I was talking with some teammates the other day about growing up.It’s been far more difficult — and far better — than I expected.As a child, I assumed that maturity was a threshold of sorts, and then I was somewhat disappointed and confounded as I got older to discover that it’s a slow (and often painful) process — not a magical transformation.Andrew Peterson hit the nail on the head: After all these years,I would’ve thought that all my fears were laid to restBut I still get scaredAnd I thought that all my struggles would be victories by nowBut I confessThat the mess is there.(After All These Years) I found that adults often don’t feel particular competent and that nearly everyone has days when they want to crawl into a blanket fort and let the real adults deal with the problems of the world. Yet… although I certainly share in a nostalgic longing to return to the naïveté of childhood at times, I find myself increasingly grateful that I get to keep changing and growing.Being an adult soun…
For the first time in a (very) long time, my heart suddenly feels quiet.
I'm not sure of why exactly.
Maybe having finally finished the last requirement for Wheaton and, for the first time in almost three years, not having a nagging (or screaming!) feeling in the back of my mind reminding me that I should be doing some reading or writing a response or researching something or preparing for a class.
Maybe, having lived in Sichuan for two and a half years, the incredibly (and I do mean that in the most literal possible sense) slow pace of walking has finally sunk into my body. Although I still find myself setting out from my apartment at a briskly purposeful American stride, more and more often I find that it slows to a stroll by the time I'm halfway across campus, even if I'm not hanging out with students. And I notice the irises growing everywhere, the strange patterns of ripples on the surface of the small lake on campus as ducks chase each other across the water.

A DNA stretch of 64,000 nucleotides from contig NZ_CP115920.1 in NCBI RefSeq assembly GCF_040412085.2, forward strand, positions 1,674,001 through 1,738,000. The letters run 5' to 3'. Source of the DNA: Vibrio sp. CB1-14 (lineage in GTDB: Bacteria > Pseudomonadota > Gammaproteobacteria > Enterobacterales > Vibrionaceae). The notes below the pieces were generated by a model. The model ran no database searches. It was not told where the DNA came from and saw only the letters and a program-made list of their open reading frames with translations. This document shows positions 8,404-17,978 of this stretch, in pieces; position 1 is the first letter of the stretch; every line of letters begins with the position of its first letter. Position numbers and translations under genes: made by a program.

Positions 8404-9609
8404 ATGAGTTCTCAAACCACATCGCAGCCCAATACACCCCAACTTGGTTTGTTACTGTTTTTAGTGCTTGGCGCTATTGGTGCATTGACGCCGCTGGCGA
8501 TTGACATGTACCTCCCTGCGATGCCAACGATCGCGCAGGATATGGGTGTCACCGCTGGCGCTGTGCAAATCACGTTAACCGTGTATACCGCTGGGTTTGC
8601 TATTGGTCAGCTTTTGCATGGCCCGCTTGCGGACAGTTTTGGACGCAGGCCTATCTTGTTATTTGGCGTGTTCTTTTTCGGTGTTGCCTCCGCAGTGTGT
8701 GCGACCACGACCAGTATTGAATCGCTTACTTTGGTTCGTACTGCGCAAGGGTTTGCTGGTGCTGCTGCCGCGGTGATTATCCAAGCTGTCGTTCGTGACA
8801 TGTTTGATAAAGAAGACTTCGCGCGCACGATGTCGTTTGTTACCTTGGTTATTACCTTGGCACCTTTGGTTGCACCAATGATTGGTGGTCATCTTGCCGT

It's been a little while. My mind has been busy and the rest of my life has been too. And now, suddenly, it's the very end of September and I have most of my work schedule for Sheetz and I've been back in the US for three months -- when did that happen?
(As Imagine Dragons sings, All my life, I've been living in the fast lane Can't slow down, I'm a rolling freight train... I am the color of boom.
I'd say that I like my life to have plenty of margin, but the choices that I make (consistently) seem to indicate that I enjoy having it pretty full, so...)
At the same time, most days it feels like I've been here way longer than three months. I've moved into my apartment, become friends with the stellar roommate who God so generously provided, started working with the Village Church, gone through confirmation classes, been working at Sheetz for over a month, traveled to Indiana and New York to see friends, started working on a class with t…